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Osseointegration: A Critical Step in the Dental Implants Process

Illustration of the osseointegration process. Osseointegration occurs when bone material intertwines with the dental implant, cementing it in place. This step is crucial to the success of your implants, as it ensures the implants provide a secure foundation for your restoration. Dr. Mike Meek and Dr. David Tasch can coordinate with local specialists to place your dental implants and will closely monitor your jawbone during the osseointegration process. At 38th Street Dental in Austin, TX, successful osseointegration means you can enjoy a lifetime of stable and permanent dental restorations. 

What is Osseointegration?

After dental implants are surgically placed in the jawbone, the fibrous bone matter in the jaw begins to intertwine and connect to the surface of load-carrying implants. This process is referred to as osseointegration. The implants become permanently integrated with the jawbone. This phase of the dental implants timeline is lengthy. It can take as long as four to six months for osseointegration to complete. Dr. Meek and Dr. Tasch closely monitor this process to avoid any complications that might lead to implant failure.

Osseointegration Origins

The word osseointegration is derived from the Greek word “osteon,” meaning bone, and the Latin word “integrate,” which means to make whole. Per-Ingvar Branemark, a Swedish doctor and research professor, discovered the process in 1952. He performed an experiment using an implant chamber made of titanium for the study of blood flow in a rabbit’s bone.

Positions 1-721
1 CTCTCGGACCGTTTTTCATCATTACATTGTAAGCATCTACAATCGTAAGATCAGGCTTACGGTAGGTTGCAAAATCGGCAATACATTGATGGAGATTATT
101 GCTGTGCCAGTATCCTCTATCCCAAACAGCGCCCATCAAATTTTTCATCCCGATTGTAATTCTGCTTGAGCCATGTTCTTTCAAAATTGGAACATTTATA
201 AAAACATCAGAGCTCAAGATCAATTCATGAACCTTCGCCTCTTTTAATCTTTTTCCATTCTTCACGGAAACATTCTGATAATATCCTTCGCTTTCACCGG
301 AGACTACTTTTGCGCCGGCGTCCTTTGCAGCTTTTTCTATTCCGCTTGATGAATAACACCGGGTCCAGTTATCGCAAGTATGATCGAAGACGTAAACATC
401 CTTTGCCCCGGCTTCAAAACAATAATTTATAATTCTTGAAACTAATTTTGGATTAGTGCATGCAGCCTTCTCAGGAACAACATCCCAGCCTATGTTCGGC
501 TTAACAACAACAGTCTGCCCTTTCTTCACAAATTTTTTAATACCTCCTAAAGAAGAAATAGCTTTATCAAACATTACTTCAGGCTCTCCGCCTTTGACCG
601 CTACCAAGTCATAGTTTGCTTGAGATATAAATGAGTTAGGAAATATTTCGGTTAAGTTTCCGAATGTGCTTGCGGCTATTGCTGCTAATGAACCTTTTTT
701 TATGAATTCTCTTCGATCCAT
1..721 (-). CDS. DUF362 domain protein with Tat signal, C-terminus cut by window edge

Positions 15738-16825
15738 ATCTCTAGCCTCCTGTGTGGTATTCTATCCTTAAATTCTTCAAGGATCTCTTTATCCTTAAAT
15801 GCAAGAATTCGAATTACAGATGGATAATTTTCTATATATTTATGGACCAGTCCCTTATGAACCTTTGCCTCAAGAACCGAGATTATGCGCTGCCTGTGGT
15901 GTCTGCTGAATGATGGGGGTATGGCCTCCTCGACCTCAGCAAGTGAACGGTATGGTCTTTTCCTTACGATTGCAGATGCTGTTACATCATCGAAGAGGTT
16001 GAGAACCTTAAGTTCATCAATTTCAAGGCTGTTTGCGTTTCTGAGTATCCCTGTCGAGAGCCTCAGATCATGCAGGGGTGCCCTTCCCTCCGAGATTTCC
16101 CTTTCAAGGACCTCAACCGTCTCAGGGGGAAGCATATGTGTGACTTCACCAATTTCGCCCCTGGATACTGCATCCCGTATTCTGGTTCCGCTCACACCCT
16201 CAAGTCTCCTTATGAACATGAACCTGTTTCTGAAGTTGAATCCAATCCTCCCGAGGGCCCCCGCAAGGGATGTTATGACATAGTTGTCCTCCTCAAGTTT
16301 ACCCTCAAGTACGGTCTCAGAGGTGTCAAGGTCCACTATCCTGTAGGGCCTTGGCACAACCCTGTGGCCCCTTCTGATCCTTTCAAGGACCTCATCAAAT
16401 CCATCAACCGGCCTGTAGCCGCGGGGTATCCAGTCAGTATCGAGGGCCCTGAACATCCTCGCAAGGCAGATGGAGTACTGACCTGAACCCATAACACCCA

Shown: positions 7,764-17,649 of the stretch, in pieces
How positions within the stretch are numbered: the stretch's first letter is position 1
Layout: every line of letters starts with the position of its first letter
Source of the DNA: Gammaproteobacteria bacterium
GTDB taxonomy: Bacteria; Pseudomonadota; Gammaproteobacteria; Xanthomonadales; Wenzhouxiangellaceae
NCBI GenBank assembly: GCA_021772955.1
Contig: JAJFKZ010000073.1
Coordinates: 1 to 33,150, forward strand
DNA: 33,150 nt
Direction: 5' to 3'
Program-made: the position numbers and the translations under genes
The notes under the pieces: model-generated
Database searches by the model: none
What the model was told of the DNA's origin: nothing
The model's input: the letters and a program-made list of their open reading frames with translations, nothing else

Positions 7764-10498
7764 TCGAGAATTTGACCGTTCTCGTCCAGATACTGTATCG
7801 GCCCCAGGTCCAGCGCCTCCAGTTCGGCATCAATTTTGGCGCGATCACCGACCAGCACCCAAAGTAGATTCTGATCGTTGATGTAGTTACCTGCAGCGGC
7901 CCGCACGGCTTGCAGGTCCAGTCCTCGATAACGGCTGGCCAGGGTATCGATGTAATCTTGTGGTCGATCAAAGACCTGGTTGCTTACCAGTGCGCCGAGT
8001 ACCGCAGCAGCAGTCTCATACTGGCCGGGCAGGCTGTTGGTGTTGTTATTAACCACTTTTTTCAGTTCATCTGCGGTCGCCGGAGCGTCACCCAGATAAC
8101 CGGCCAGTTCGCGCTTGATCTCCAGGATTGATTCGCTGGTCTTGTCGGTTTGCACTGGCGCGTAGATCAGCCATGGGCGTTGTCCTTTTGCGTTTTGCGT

When he concluded his experiment, he attempted to extract the titanium chamber from the bone. The chamber, however, had so fully integrated with the bone that he was unable to remove it. It took 30 years of further study and research before osseointegration became widely accepted in the field of dentistry. Until then, Branemark faced significant criticism and skepticism from his peers.

Critical Step of the Implant Process

Your tooth is constructed of two basic parts: the crown and the root. The crown is the visible part of the tooth and rests above the surface of the gums. Crowns are coated with protective enamel. The tooth roots sit deep within the jawbone. They are connected to the fibrous bone tissue in the jaw.

Dental implants and the process of osseointegration allow us to replace missing teeth from root to crown while preserving, and sometimes improving, the health and density of the jawbone.

When teeth are lost, the jawbone can deteriorate if the missing teeth are not replaced. Dental implants and the process of osseointegration allow us to replace missing teeth from root to crown while preserving, and sometimes improving, the health and density of the jawbone. Osseointegration is essential to the success of dental implants.

Complications during this phase can prevent the implants from fusing with the bone, which can result in implant failure. If osseointegration is successful, the bone and the implants become one, permanently holding the implants in place. This provides the secure and long-lasting foundation for restorations that patients want.

Achieve Dental Implant Success

If you have questions about the osseointegration phase of the dental implant process, Dr. Meek and Dr. Tasch can provide you with detailed guidelines to help achieve dental implant success. To schedule your dental implant consultation, contact us today.

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1500 W 38th St
Ste 56
Austin, TX 78731

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